My writing obsession began, like many things in my life, with my brother doing it first. I had the classic younger sister syndrome. Everything my brother did, I had to do too, whether that meant climbing trees, flicking my food off my plate, learning guitar, playing soccer or writing. I was his second shadow, the whiny one with pigtails.
To save my brother no small amount of embarrassment, I won’t delve too deeply into the series of stories he wrote that inspired me to write for myself. However, I will say the stories were so fantastic, so imaginative and catered so completely to my interests that I thought I’d try my hand at writing one for myself. It was terrible, absolutely terrible. From memory, it was a story about the Cat Kingdom, led by King Shan (the name of our cat at the time), going to war against the Dogs in AT-ATs. Hey, why not? It was called The Land of Kittens and Cats and consisted of a single story, the only record remaining being a recording made by the author herself when she was about eight or nine.
UPDATE: I had a clean-out and found the printed script. It’s… horrendous!
Since then, I have written many short stories about witches and wizards, shape-shifters, vampires and werewolves, pirates, mercenaries, brigands, elves and regular humans, most of which you will hopefully never read!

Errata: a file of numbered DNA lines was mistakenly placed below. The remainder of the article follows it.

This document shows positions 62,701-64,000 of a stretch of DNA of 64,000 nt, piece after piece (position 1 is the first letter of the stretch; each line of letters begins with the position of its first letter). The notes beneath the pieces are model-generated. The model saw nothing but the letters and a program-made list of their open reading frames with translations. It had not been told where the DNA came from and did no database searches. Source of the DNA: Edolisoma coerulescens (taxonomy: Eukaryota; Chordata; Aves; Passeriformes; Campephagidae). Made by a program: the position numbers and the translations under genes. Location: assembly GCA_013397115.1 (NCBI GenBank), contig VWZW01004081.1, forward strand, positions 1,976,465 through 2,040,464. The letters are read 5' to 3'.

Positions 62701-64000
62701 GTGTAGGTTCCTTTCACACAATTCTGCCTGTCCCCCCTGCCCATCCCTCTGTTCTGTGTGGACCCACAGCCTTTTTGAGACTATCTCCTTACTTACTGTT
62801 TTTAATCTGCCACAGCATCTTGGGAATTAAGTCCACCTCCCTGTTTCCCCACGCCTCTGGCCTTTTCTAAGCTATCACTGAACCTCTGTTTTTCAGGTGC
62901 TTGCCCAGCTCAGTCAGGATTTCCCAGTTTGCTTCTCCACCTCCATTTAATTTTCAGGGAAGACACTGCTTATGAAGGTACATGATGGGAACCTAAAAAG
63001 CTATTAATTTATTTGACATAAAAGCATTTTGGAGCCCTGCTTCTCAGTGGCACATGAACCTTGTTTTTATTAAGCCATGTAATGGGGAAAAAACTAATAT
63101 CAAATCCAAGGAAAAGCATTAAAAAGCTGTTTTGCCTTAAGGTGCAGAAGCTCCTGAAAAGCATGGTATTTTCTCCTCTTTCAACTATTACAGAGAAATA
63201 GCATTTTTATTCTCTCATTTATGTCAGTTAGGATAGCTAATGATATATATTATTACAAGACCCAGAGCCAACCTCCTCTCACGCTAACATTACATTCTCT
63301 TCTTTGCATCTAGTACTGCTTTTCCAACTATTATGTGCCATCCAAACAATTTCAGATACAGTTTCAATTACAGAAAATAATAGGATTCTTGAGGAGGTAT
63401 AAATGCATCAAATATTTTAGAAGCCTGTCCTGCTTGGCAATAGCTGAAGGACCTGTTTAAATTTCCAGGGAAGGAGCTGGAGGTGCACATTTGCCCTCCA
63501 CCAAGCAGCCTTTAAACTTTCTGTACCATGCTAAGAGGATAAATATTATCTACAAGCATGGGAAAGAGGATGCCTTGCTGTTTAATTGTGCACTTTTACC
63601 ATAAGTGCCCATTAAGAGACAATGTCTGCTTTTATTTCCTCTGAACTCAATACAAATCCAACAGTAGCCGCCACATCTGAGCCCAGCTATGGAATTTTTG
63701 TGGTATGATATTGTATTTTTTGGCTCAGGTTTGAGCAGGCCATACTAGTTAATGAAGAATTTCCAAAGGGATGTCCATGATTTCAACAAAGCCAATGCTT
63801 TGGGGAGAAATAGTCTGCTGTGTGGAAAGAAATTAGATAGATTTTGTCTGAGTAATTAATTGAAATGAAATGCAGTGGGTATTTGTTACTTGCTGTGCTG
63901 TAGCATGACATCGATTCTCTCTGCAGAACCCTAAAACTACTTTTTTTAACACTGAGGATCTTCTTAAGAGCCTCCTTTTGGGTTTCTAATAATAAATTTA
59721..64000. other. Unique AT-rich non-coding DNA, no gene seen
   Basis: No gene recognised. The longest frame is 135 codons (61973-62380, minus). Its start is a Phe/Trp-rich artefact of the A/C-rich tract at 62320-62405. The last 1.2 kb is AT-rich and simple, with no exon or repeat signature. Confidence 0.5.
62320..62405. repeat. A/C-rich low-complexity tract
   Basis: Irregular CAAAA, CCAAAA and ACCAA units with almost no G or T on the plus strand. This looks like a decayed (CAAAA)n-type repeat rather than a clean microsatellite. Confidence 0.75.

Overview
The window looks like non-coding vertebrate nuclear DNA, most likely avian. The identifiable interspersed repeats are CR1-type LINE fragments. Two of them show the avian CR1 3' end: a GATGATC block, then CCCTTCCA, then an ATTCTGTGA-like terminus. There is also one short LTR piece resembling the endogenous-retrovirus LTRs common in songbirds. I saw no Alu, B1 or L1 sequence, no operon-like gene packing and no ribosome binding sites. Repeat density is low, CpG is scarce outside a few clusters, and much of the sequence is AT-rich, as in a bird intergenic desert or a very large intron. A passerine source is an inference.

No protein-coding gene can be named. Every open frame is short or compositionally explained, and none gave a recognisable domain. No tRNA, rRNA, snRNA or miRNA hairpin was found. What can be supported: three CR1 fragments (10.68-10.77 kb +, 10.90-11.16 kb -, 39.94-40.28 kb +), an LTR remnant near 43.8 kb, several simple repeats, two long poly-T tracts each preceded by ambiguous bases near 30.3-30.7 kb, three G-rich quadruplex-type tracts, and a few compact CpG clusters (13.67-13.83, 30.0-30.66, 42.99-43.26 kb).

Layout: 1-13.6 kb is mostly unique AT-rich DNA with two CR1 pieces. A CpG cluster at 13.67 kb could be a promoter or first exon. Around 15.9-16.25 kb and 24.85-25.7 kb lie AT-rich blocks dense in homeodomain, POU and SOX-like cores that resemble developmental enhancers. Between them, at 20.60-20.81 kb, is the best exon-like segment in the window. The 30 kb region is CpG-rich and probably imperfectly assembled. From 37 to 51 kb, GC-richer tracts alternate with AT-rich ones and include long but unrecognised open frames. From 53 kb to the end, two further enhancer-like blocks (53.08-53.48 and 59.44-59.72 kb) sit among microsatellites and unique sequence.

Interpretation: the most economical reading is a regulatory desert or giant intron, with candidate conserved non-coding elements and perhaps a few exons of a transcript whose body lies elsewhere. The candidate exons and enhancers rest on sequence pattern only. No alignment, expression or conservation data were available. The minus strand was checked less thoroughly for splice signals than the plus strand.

My first attempt at a novel began when I was still in primary school. It was the story of the Chosen One, a wizard whose fate it was to seal some weird magical portal that had opened up in the world, unleashing all sorts of demons. The premise was okay but I didn’t have the experience nor the knowledge of how to make the story interesting or the characters well rounded. A few fan fictions later—one of which was a Harry Potter story joint-written by my friend Sarah—I decided that writing was more than just a hobby of mine, it was a real passion.
When I was 15, an idea came to me. Angora, a young girl who lived in a small coastal town, had been born with the curse of magic. Little did she know, she had been chosen by a dying goddess to be her successor. Tiderius, a local boy who had once teased her about her curse, eventually fell in love with her (as you do) and tried to tell her that she didn’t have to become a goddess, a process which would slowly kill her mortal body and cause her great pain, and that she could continue to live as a mortal with him. Soppy, I know. This premise grew and changed, got scrapped, then changed again. For 12 years, this story morphed from a love story involving fairies and gods, midnight rituals and prophecies into my debut novel The Spirits’ Equilibrium—later to be changed to simply Equilibrium—a tale of war and those who take part in it or are trapped in the middle.
I enjoyed the writing process immensely and learnt a lot as a writer and a person along the way. Writing for me is more than a passion now, it’s part of my life. Without writing, I don’t know where I would be, who I would be or what I would be doing.
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